Outfielder Josh Hamilton stands next to his wife Katie Hamilton after donning… (Allen J. Schaben / Los Angeles…)
The irony was not lost on Josh Hamilton, the slugger whose career seems to have come full circle from the day Tampa Bay made him the first overall pick of the 1999 draft.
"I started off with the Devil Rays," Hamilton said Saturday in a packed news conference at the ESPN Zone in Anaheim, "and now I'm an Angel."
So much has happened in between, from Hamilton's well-chronicled addiction to drugs and alcohol, to his three-year ban from baseball, to his 2007 ascent to the major leagues with Cincinnati and his rise to stardom with the Texas Rangers.
Saturday marked another new beginning as Hamilton, surrounded by his wife, Katie, his four blonde daughters, his new team's owner, general manager and manager, donned a bright red Angels jersey with his familiar No. 32 for the first time, his five-year, $125-million deal with the team official.
"It's pretty cool when a new chapter in your life begins," Hamilton, 31, said. "It's exciting to be here, to think about this lineup and what it's capable of. It's going to be a good ride. I'm going to give everything I have to this organization on and off the field."
Hamilton, a five-time All-Star and 2010 American League most valuable player, will play left field and probably bat cleanup behind Albert Pujols in a lineup that includes 21-year-old phenom Mike Trout, the 2012 AL rookie of the year and MVP runnerup, and young slugger Mark Trumbo, who hit 32 home runs last season.
The Angels have not reached the playoffs for three consecutive years, but after Hamilton, who hit .285 with 43 home runs and 128 runs batted in last season, was secured, one notable gambling website installed them as favorites to win the World Series.
"Josh really makes our lineup look imposing," General Manager Jerry Dipoto said. "If these guys stay healthy and produce the way they're capable of producing, that is a heck of an offense, one through nine. It also gives us the flexibility to answer other issues as the season moves along."
The Angels — as they did all last season — have a surplus of outfielders and could trade speedy center fielder Peter Bourjos or even Trumbo, who is slated for right field, for a starting pitcher.
But there is a growing sense they would prefer to trade designated hitter Kendrys Morales and keep Bourjos, a superb defender. That would allow Trumbo and Hamilton, who has been limited by injuries to an average of 123 games per year, to split time between the outfield and DH.
"The depth of our lineup has increased exponentially," Manager Mike Scioscia said. "Josh gives us a terrific presence behind Albert. You just don't find left-handed power hitters who can do the things he does defensively available."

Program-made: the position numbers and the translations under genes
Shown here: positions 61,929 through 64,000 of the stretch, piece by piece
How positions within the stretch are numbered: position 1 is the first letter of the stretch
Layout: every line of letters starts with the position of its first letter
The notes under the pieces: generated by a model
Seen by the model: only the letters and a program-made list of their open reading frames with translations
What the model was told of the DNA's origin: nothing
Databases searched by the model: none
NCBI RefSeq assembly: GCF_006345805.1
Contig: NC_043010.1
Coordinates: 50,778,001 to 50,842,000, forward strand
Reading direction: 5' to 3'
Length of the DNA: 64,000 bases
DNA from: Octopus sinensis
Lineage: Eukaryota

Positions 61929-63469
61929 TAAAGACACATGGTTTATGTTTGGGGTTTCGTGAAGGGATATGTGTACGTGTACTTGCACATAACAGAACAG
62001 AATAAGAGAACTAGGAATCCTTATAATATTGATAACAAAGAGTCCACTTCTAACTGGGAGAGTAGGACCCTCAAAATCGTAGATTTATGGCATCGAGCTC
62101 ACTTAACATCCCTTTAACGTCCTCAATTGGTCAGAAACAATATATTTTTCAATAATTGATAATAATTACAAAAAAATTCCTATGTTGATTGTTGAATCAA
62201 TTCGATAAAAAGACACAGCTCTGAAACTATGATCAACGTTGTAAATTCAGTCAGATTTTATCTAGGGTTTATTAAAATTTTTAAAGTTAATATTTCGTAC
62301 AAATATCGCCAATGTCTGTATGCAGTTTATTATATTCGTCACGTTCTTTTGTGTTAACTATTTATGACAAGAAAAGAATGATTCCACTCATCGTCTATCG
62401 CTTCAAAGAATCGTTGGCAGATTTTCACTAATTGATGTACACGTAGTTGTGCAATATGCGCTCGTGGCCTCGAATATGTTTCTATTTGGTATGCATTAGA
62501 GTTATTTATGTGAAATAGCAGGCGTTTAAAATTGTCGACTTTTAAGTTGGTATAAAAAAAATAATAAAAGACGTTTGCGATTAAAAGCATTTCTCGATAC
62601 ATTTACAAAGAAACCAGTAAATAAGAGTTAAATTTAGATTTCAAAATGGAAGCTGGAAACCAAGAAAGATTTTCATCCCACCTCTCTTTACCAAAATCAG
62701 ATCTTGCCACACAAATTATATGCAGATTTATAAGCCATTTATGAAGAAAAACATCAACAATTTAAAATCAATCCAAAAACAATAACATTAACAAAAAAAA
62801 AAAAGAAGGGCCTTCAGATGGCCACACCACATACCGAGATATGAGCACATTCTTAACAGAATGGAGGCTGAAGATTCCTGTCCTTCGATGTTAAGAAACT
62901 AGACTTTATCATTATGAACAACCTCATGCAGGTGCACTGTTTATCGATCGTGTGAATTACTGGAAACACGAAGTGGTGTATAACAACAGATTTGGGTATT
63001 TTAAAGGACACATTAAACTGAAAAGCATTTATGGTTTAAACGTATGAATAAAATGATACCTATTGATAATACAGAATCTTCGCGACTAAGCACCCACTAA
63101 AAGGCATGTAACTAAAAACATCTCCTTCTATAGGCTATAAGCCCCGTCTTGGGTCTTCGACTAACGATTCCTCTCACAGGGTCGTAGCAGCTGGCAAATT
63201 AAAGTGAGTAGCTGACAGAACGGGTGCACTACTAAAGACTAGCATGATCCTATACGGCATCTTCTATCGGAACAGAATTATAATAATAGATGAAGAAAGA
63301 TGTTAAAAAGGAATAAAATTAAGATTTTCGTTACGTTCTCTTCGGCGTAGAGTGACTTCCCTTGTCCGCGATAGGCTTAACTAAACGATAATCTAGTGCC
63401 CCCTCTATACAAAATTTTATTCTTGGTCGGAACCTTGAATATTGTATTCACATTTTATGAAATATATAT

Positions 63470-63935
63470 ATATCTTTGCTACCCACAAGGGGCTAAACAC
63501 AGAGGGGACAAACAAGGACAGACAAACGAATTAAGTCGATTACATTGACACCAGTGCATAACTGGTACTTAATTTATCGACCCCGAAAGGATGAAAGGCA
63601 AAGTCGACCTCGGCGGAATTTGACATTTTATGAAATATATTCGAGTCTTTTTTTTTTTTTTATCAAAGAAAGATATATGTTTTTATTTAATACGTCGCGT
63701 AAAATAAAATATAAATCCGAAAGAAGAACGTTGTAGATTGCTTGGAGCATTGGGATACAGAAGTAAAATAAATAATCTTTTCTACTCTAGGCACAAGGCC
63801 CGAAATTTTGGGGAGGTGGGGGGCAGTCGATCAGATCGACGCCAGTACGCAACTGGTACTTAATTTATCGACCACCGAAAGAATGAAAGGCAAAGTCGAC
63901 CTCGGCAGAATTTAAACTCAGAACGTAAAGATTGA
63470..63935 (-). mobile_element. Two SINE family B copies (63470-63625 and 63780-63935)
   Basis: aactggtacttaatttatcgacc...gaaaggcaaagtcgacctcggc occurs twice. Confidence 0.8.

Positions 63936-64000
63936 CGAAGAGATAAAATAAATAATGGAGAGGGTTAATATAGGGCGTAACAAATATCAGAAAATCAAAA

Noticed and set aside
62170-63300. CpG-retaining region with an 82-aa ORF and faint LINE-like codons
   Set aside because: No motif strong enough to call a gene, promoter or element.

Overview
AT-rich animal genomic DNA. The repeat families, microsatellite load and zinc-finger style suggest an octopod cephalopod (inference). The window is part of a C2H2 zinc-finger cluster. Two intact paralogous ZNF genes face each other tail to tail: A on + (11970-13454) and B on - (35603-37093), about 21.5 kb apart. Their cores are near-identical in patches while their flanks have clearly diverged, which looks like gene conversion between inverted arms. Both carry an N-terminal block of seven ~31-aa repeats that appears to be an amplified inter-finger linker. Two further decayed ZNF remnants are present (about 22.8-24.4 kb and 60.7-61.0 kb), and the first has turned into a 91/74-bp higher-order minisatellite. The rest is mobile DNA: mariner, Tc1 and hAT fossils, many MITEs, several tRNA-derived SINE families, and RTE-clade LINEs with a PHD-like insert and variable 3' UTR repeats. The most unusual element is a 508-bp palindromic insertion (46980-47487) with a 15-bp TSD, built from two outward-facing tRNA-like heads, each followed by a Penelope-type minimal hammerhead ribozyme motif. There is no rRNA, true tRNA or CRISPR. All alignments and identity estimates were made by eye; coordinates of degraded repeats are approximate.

The Angels' pursuit of Hamilton began in early December at the winter meetings in Nashville, where Dipoto, while telling reporters he was "100% focused on pitching," had a lengthy lunch meeting with Josh and Katie.
Owner Arte Moreno, his wife, Carole, and John Carpino, the team's president, flew to Texas to meet Hamilton at his home Monday.
But Hamilton said things didn't get "serious" until Wednesday, when the Angels made their formal offer on the same day Dipoto, at a news conference to introduce four pitchers, told reporters a significant move was not "imminent, pressing or required." Within 24 hours, Hamilton was an Angel.
"Of course, I was surprised," said Hamilton, who, like many, thought the Angels were in heavy pursuit of pitcher Zack Greinke, who signed a six-year, $147-million deal with the Dodgers.
"They like to get after it. They like to get things done. We talked for about three days. I was excited to see they were excited, to see a team and people who really pursue you and want you."
Hamilton didn't get that same feeling from the Rangers, a team he led to the World Series in 2010 and 2011.
"I think it was a blessing in disguise," Hamilton said. "I gave them everything I had for five years. I'd be lying if I said it didn't bother me a little bit that they didn't put the press on."
Hamilton then deferred to his wife, who compared Josh's relationship with the Rangers to a courtship.
"My take on it is we were with them for five years, and if you're going to date someone and he's going to be your man, you make it official and known pretty quick that you want to be with him," Katie said. "They let us date other teams. Josh said he'd give them first chance, and they didn't take him up on that."
Interjected Hamilton: "She said, you should have put a ring on it."
Hamilton's heavily back-loaded contract includes a $10-million signing bonus, payable up front, and salaries of $15 million in 2013 and 2014, $23 million in 2015 and $30 million in 2016 and 2017.
As part of the deal, which includes a full no-trade clause and use of a luxury suite, the Angels will make a $2-million donation to Hamilton's charitable foundation.
There is no language in the contract protecting the Angels from a relapse involving drugs or alcohol. But Hamilton must undergo three drug tests per week, and he is subject to penalties under baseball's joint drug program should he test positive.
The Angels also hired Shayne Kelley, Hamilton's "accountability partner" for the last year in Texas. Kelley, a close friend of Michael Moye, Hamilton's agent, will travel with the Angels and serve as Hamilton's chaperone, confidant and advisor.
"They're going to help me with my support system, put things in place that I had with the Rangers," said Hamilton, who relapsed twice in 2009 and once last spring. "Obviously, I've had a past history of making mistakes. It's one of those things where I think the Angels see the risk and the reward."